Hooked on Food
Are you captive of a food addiction?
By Richard Trubo
Reviewed By Brunilda Nazario, MD
If the number on your bathroom scale seems to be rising faster than the national debt, and if you repeatedly find yourself piling food onto your oversized plate in an almost reckless manner at all-you-can-eat buffet lines, could you be captive of a "food addiction"?
Most people know that the physically addictive properties of caffeine can make giving up your first (and second and third) cup of coffee in the morning a harrowing way to start the day. But some doctors believe that people are also driven to eat foods like beef and cheese with just as much compulsion, and the reason may be an unrecognized food addiction.
Neal Barnard, MD, for example, says he believes that cheese, meat, chocolate, and sugar are addictive foods in the diets of millions of Americans. Barnard, the author of Breaking the Food Seduction and president of the Physicians Committee for Responsible Medicine, says that these foods contain chemical compounds that stimulate the brain's secretion of opiate-like, "feel-good" chemicals like dopamine, which drive our cravings for them.
Alan Goldhamer, DC, co-author of The Pleasure Trap and director of TrueNorth Health Center in Rohnert Park, Calif., agrees. "A large percentage of the population is vulnerable to the effects of this hyperstimulation [from foods that trigger dopamine production], and they get caught up in an addictive cycle," he says. But unlike the addiction to drugs, which is widely acknowledged, this problem remains largely unrecognized, according to proponents of the food addiction theory.
Food Addiction: Where's the Beef?
Not long ago, when ads for a potato-chip manufacturer were teasing consumers with the challenge, "Betcha can't eat just one!", they may have really meant it!
Food manufacturers have done an exquisite job of recognizing and tapping into our cravings, using persuasive ads and alluring packaging to keep their products tumbling into our shopping carts. "There are so many processed foods that are not only calorically dense, but they also stimulate dopamine production that makes us feel good," says Goldhamer.
On the other hand, many nutritional experts believe that there are more important risks associated with processed foods that have nothing to do with addictions. "The problem with processed food is that you digest it so quickly that it's out of your stomach in no time and you still feel hungry," says Michael Roizen, MD, author of Cooking the RealAge Way. "If you take the fiber out of food, you get a lot of empty calories."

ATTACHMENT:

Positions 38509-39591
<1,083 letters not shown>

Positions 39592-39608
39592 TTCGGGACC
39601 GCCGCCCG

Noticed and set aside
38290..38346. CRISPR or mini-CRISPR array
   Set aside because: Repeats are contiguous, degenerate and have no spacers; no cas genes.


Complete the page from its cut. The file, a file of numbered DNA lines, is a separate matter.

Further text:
While lobbyists for food manufacturers may minimize the risks of plates brimming with meat, cheese, and other high-fat items, Roizen says he believes that eating more than 20 grams a day of bad fats such as saturated fats and trans fats can contribute to breast and prostate cancers, as well as what he calls "arterial aging," which may lead to heart disease, stroke, impotence, memory loss, and even skin wrinkling.
The same goes for sugar, says Roizen, professor of medicine and anesthesiology at the State University of New York College of Medicine in Syracuse. "The main reason to avoid sugar is that it ages your arteries," he says. Add to that the recent lawsuits against fast-food chains for contributing to obesity and chronic illnesses, and the food industry may feel it is under a siege of supersized proportions.
Getting to Be a Habit
When words like "food addiction" are bandied about, there are plenty of skeptics who hesitate to put foods like cheese and chocolate into the same category as widely acknowledged addictions such as cocaine or alcohol. But Barnard asks, "What other term would you use for a woman who gets into her car at 11:30 at night and drives six miles to the 7-Eleven to get a chocolate bar, and does it every night? She's gaining weight, she feels profoundly guilty afterward, and though she resolves to stop this behavior, she does it every night, night after night? That's a food addiction."
In an animal study at Princeton University in 2002, researchers found that after rats binged on sugar, they showed classic signs of withdrawal (such as "the shakes," anxiety, and changes in brain chemistry) when the sweets were removed from their diet, suggesting that sugar may have addictive properties.